Clotting in leg going into lungs can be deadly
The incidence of spontaneous developement of clot formation in leg muscles called as Deep Vein Thrombosis (DVT) and then migrating to lungs is called as Pulmonary Embolism (PE), is not uncommon and stands out as 1 in 1000. Though anyone can develope this condition there are certain risk factors associated. The risk factors are immobility caused by trauma, surgery, increasing age or even prolonged journey, obesity, pregnancy, cancer or hormones like oral contraceptives. Thrombosis can be potentially fatal. PE is said to be cause in up to 30% of sudden unexplained deaths.
This condition can present either as swelling and pain in the muscles of the legs. The diagnosis at this stage isn’t doppler scan or rarely angiography. In case of thrombosis going into lungs a person can feel breathless or get collapsed. The diagnosis in this case is by CT angio.
Thrombosis is generally caused due to stagnation of blood in the leg muscles causing clots or when blood clots abnormally. So one has to prevent prolonged immobilisation like sitting in flight over long periods. More than 4 hours of journey doubles the risk of thrombosis, also called as economic travel syndrome though it can also happen in car or train journey.
So the prophylaxis for this condition in journey is having regular walks and stretches along with keeping self well hydrated by drinking lots of water and avoiding alcoholic drinks.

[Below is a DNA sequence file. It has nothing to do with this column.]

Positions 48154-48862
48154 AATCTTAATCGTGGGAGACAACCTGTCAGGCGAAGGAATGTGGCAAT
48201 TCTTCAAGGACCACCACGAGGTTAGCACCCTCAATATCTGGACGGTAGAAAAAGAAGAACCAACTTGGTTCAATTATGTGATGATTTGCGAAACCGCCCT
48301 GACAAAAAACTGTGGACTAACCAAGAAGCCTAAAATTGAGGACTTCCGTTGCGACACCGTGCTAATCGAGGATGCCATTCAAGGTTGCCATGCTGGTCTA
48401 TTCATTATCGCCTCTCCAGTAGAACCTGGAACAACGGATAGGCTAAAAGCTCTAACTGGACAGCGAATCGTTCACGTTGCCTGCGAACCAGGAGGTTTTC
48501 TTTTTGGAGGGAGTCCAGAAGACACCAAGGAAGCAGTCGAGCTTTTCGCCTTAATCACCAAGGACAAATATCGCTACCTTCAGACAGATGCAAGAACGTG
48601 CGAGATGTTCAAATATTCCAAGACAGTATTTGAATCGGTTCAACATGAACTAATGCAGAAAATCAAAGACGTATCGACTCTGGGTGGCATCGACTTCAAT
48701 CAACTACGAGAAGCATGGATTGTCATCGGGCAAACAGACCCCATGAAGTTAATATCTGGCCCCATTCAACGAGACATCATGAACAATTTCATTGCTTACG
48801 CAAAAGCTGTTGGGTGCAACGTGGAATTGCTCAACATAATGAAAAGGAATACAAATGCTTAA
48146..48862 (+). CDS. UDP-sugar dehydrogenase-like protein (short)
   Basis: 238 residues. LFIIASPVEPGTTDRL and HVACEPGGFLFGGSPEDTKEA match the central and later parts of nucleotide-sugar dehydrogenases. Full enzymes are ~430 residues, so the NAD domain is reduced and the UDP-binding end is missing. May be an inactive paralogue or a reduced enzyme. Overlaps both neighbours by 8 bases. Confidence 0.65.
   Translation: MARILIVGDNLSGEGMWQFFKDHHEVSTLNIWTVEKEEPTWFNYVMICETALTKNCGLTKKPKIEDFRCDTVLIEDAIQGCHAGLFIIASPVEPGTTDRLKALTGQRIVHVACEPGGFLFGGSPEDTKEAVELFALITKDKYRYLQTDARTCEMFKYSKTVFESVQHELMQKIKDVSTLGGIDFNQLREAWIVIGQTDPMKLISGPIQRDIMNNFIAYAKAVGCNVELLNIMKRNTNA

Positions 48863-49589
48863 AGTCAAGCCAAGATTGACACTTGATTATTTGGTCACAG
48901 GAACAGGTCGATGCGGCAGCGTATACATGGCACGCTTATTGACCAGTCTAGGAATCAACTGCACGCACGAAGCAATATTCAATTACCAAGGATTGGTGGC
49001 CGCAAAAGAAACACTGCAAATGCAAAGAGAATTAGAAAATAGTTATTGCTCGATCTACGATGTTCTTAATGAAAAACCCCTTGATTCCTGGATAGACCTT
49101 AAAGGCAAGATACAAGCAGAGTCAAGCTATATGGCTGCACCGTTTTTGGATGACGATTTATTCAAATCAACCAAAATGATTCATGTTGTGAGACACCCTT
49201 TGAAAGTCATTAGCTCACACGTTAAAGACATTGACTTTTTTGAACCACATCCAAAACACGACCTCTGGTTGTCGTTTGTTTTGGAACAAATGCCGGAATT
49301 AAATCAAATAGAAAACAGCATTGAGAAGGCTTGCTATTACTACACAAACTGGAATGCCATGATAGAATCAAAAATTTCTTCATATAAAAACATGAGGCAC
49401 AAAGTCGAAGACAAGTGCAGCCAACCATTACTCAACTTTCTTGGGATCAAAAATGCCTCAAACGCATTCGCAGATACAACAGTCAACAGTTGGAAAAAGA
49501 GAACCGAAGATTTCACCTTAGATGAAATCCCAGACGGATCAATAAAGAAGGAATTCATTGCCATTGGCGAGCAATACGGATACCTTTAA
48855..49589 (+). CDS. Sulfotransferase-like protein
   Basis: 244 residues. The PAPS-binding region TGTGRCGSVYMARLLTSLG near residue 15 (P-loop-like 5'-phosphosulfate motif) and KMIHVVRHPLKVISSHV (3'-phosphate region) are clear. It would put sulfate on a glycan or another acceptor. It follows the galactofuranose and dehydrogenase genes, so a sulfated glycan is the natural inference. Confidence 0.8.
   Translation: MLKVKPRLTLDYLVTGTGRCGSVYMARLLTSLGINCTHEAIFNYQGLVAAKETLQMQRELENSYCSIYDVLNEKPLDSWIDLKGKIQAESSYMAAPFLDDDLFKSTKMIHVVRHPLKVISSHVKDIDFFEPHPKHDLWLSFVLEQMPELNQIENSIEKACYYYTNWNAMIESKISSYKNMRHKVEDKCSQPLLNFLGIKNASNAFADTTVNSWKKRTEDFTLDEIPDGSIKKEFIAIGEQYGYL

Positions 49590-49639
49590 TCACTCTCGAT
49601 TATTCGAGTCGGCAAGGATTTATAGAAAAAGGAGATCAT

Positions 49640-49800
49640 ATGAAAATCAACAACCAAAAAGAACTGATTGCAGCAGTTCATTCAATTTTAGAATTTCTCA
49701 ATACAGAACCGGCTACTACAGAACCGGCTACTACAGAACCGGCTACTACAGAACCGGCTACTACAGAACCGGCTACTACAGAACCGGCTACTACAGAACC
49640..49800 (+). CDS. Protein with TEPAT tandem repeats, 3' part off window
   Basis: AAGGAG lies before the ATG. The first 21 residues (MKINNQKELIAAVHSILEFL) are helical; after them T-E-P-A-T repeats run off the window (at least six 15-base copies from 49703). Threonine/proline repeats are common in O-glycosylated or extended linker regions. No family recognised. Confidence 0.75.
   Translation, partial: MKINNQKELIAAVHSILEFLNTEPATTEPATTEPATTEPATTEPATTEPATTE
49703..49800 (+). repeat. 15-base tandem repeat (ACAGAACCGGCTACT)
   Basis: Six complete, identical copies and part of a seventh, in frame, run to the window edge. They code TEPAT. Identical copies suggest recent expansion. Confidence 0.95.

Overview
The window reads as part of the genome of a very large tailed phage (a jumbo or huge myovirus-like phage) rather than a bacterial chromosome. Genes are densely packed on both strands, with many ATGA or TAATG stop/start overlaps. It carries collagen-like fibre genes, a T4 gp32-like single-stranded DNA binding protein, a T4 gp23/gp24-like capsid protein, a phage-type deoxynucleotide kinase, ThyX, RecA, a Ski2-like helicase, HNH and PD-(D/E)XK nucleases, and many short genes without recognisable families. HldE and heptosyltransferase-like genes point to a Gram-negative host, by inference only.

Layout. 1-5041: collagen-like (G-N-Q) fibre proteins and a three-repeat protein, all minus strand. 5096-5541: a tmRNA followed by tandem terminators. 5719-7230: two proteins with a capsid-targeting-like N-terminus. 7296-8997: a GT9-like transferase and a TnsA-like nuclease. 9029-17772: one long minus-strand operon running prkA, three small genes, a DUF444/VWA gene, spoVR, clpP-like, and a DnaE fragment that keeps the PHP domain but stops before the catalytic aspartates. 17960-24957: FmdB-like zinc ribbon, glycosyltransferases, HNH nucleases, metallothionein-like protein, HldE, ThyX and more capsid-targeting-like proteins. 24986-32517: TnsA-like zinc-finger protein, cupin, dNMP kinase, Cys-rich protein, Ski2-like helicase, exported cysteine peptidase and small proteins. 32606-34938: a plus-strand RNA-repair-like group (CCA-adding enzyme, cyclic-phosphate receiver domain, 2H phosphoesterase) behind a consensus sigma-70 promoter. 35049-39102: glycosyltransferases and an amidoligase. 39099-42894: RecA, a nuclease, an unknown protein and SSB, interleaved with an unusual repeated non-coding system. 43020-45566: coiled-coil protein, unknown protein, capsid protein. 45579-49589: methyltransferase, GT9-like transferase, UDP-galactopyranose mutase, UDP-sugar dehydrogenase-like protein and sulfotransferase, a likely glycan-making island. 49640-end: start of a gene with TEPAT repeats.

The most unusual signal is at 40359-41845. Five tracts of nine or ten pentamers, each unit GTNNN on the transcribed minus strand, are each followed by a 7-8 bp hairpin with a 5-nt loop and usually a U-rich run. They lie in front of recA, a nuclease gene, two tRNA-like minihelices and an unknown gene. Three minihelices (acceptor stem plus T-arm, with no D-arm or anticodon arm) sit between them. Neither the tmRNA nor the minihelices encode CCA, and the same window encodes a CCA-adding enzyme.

As this condition mainly affects after surgery it is very important to start early mobilisation to prevent thrombosis. Now a days patient specially those with cancer or with fractures or undergoing joint replacements in hospital are put on calf pumps to prevent clotting of the blood in leg muscles while they are in the bed. More and more techniques are used which ensure early mobilisation of the patients. Doctors also prescribe blood thinner swherever needed to prevent same. The treatment with blood thinners is generally given under close watch.
One should be very particular about checking on a hospitalised patient if thrombosis prevention is being implemented. A good understanding and avoiding the risk factors for this potentially fatal condition can go long way in improving the clinical outcomes.
Dr Gaurav Bhardwaj
MS ( Ortho), MCh ( Liverpool), FRCS (Orth) UK
MRCS ( Edinburgh), AFRCS (Ireland)
Chief – Arhtroscopy & Knee and Hip Replacement
Deptt. Of Orthopaedics.